But the report also looks at the remaining uninsured at a state-by-state level, and with this analysis we see that over half (53%) of California’s more than 3.8 million uninsured are eligible for either Medi-Cal (37%) or for subsidized coverage in Covered California (16%). These numbers show that while we have cut our state’s uninsured population nearly in half over the past three years, we still have an opportunity to continue this dramatic improvement. With another open enrollment period on the horizon, it is imperative that there are sufficient outreach and enrollment efforts, particularly in low-income areas, communities of color, and Limited English Proficient populations to maximize participation by the eligible population.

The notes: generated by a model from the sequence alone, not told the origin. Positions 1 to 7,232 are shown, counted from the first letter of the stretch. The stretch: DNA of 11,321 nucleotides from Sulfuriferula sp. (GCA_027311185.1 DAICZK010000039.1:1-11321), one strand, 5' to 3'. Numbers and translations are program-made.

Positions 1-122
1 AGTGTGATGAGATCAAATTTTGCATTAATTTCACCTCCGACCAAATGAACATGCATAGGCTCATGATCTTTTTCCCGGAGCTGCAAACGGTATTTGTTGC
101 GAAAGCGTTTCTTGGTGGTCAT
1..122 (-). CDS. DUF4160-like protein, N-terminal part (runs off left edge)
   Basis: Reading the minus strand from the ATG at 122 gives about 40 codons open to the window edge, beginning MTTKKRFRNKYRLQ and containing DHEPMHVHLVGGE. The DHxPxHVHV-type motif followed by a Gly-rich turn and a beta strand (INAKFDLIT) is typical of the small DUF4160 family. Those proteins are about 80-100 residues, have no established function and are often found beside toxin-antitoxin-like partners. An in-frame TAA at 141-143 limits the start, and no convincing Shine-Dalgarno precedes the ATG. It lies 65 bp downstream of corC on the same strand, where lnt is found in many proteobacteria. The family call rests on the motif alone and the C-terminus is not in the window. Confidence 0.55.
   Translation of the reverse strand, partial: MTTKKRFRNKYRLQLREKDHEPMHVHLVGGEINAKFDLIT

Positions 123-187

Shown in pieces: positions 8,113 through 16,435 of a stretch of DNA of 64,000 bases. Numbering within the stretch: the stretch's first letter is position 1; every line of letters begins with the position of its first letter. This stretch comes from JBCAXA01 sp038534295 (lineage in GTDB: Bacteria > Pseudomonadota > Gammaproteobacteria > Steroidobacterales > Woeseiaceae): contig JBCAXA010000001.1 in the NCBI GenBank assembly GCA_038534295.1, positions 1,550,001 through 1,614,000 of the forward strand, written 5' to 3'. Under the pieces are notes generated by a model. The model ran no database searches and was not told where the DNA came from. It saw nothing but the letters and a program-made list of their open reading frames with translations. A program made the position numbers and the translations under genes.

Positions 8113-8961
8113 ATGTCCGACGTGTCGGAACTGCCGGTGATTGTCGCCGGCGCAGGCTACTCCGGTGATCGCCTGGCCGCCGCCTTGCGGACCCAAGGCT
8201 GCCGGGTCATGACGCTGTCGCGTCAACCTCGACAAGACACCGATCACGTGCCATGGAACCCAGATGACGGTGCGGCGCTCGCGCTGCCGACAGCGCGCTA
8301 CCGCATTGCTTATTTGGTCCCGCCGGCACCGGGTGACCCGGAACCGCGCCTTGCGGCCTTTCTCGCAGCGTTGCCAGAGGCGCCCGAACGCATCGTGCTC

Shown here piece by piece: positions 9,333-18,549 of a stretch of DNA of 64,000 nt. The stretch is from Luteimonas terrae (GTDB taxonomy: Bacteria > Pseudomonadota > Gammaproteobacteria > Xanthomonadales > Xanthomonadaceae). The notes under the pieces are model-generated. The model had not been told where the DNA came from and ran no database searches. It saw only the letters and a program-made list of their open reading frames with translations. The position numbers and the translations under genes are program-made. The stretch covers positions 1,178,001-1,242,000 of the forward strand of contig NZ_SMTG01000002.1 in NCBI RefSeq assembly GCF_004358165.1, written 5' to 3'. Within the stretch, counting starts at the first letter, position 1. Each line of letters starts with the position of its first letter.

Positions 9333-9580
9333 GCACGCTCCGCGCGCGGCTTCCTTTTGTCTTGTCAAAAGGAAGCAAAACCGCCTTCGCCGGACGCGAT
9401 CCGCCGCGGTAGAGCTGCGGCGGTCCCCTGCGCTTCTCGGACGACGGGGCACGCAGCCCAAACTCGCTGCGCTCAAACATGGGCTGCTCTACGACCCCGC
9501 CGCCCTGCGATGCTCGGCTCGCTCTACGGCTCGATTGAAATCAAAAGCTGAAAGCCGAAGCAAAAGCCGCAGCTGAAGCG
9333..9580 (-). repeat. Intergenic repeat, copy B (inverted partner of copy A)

Welcome to This Week in Equity Engagement on Twitter (TWEET) for the week of October 5, 2015. There was so much bill-signing excitement last week that we’re a couple days late for this anxiously anticipated edition of TWEET. Don’t worry, we still have a lot of great stuff in here, including:

Great feature in the New York Times about how soda consumption is decreasing.

While most people drive to work, alternative forms of transportation (walking, biking, etc.) are becoming more popular.

There are more sobering statistics about mass incarceration in America, particularly among African American young men.